Those who are planning on going to the beach this week should know that all of the beaches in Los Angeles County are currently under an advisory due to the presence of excessive germs caused by rains. The advice went into place on Tuesday and will continue to do so until Friday, December 30 at 4:30 p.m., local time.
Effect On Beach To Be Prolonged
According to the experts, the current alert that is in effect for the beaches of Los Angeles County may be prolonged if there is additional rainfall activity. According to the National Weather Service, precipitation started falling in the greater Los Angeles area on Tuesday afternoon, and brief but intense downpours are forecasted to continue intermittently through Friday.
Due to the strong waves and rip currents, surfers in the counties of Los Angeles and Ventura should steer clear of the ocean waters. It is likely that there will be an increase in the number of individuals who drown at this time due to the fact that rip currents can drag swimmers out to sea and waves can wash people off of beaches and rocks as well as capsize small boats.
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LA County Department Of Public Health Issued Warning
The Los Angeles County Department of Public Health has issued a warning to the general public to avoid the water due to increased levels of “chemicals, debris, trash, and other public health hazards from city streets and mountain areas likely to contaminate ocean waters at and around discharging storm drains, creeks, and rivers.” The public is urged to heed this warning and avoid getting into the water.
Officials have issued a warning to citizens that they should avoid going into the water of the ocean during this time period. People with compromised immune systems, youngsters, and the elderly are most at risk for contracting the disease. After a period of substantial rainfall, the Department of Public Health advises beachgoers to avoid coming into touch with the water of the ocean for at least three days.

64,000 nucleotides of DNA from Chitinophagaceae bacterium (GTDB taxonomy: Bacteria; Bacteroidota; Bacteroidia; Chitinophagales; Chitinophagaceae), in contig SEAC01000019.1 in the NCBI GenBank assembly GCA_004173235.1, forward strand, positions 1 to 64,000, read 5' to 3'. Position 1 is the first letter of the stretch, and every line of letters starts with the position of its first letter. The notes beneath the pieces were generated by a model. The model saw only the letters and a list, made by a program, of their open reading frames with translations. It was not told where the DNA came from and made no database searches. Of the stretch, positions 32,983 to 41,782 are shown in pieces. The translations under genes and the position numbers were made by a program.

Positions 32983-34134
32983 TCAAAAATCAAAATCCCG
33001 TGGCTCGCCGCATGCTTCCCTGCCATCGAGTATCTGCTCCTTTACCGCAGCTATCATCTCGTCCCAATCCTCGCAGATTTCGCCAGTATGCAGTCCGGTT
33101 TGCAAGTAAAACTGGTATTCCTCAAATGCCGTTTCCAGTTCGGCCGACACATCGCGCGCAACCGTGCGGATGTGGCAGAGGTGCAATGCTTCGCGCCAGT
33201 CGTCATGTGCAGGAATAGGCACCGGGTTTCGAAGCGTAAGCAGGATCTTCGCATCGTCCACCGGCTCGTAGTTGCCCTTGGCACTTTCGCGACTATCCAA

In the event that there is a known sewage or chemical leak that is affecting the ocean waters, a beach will be closed. Someone who comes into contact with water runs the risk of being unwell. When a beach is closed, the Department of Public Health encourages people who use the beach to avoid coming into any kind of contact with the water of the ocean in the area where closure signs are posted as well as in the closure area itself.
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Ocean Water Rain Advisory Also Issued
When there is a considerable amount of rainfall that has the potential to cause bacteria levels in the ocean waters to grow, a rain advisory is issued. The toxins that are carried by the runoff into the ocean can cause levels of bacteria to rise dramatically during and after storms that contain rain. Depending on the severity of the rain and the amount of runoff, the bacterial count may remain elevated for up to three days after it has stopped raining.
The presence of high amounts of bacteria in ocean water has the potential to make people sick, particularly younger and older people. After a large rainfall, the Department of Public Health advises beachgoers to avoid coming into contact with the water in the ocean for a period of three days, particularly in areas close to flowing storm drains, creeks, and rivers. This recommendation is especially pertinent in these areas.